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Banks Must Focus More on Cyber-Risk
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rayray2016
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rayray2016,
User Rank: Apprentice
4/7/2017 | 12:57:31 AM
Twenty Motion
awesome post very engaging
JulietteRizkallah
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JulietteRizkallah,
User Rank: Ninja
4/6/2017 | 9:29:59 PM
Re: Network-centric view of cyber risk, but what about identity-driven threats?
Sorry i did not mean to suggest you did not do a good job in your article, i actually think you did from a network perspective and of course no one can cover cyber risk mitigation in a short article.  That being said, your analogy of "identity management = badge reader" is simplistic.  Access management can be compared to a badge reader: "get in or stay out".  But full identity management includes governance that establishes the policies that define who can access which floor and within each floor what area, i.e. data center room, vs cube or offices, in addition to what application/system and what segmentation of that system/app (i.e. SFDC americas only or global) and that is a far more deeper "segmentation" than anything you can establish through a network. That being said, if your article was all about identity mgmt and did not talk about network and network segmentation, i would also have said that an important perspective is missing :-).  Today, it is about implementing various layers of security in the hopes that hackers will be detected before they get to the crown jewels.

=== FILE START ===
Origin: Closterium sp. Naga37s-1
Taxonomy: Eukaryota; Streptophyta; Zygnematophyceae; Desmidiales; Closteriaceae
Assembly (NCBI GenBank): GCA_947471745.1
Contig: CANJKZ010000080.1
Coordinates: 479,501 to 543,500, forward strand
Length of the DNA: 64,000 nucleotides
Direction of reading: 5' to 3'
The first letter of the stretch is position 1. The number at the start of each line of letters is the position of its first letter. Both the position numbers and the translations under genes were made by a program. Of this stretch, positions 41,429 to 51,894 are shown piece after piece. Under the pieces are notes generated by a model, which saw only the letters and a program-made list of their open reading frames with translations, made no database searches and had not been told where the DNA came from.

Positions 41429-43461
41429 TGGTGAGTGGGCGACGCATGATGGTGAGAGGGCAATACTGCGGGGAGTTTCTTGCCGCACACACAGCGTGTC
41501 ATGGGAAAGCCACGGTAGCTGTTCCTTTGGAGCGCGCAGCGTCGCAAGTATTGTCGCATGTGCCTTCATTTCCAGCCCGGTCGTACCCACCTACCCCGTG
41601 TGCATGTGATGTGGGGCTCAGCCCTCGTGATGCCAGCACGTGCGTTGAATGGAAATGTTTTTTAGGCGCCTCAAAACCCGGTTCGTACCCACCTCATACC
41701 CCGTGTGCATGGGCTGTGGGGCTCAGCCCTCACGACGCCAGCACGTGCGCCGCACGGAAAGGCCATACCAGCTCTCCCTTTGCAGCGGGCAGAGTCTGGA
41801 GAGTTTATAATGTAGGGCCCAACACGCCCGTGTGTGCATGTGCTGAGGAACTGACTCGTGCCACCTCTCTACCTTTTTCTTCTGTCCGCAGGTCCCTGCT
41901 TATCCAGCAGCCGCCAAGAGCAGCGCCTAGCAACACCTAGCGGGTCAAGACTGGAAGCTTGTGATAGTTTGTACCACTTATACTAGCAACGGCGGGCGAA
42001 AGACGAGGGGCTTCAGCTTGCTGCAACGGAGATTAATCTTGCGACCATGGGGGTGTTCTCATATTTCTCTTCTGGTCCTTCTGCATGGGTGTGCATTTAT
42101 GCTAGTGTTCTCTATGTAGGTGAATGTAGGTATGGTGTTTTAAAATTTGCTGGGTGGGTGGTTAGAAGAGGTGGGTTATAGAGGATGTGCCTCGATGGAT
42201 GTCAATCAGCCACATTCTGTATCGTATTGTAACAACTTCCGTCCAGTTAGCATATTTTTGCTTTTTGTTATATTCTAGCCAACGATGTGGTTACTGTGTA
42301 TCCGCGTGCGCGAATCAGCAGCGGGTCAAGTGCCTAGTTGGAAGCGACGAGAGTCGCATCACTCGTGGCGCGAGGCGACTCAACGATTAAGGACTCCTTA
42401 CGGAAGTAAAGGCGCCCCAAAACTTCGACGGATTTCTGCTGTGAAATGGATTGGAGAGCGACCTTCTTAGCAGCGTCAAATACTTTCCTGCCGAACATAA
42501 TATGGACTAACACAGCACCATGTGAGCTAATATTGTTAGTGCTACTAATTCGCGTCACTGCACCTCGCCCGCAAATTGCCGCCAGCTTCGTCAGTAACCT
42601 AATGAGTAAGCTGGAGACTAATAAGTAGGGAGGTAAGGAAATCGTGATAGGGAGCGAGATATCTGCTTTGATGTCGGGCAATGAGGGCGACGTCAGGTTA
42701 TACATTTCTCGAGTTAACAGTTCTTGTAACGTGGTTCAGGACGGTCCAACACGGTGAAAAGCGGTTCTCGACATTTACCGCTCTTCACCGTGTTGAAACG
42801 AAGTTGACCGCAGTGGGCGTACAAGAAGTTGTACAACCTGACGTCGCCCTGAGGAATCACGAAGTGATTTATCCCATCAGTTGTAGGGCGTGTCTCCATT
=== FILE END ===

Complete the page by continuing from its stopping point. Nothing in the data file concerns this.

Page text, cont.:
Lookign forward to reading more articles from you. Juliette
drmikelloyd
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drmikelloyd,
User Rank: Author
4/6/2017 | 9:20:05 PM
Re: Network-centric view of cyber risk, but what about identity-driven threats?
I'm happy to agree that I didn't cover all possible aspects, Juliette, but in my defense, the article wouldn't get published if it were infinitely long :-)

You are quite right that many attacks START via social engineering, or with a stolen credential.  But that often means the attacker's first hand-hold is not already on the crown jewels - they have to move laterally, across the network, to achieve their ends.

So I certainly do not claim that identity management is irrelevant.  But as you say, the users are a perenially weak link, and so what most organizations do is put some distance (in the network) between the user space and the really important stuff.  This creates opportunity for controls appropriate to what is being protected.

By way of analogy, think of securing a building.  Someone might say "a focus on internal building segmentation is pointless if most bad guys get in through exterior doors - we need more badge readers to make sure the bad people don't get in!".  But badge readers are routinely defeated, so it's worth planning ahead for a breach at the level we all agree is weak, and making sure the most important parts of the building are segmented.  You can escalate the control methods as you get to more critical parts of the building.  And that, ultimately, requires understanding the building.  Likewise, a focus on identity management is sensible, but it's a Sisyphean problem - you still need to understand the blast radius and lateral movement across the network, because the identity tracking will invariably be breached by hacking the human.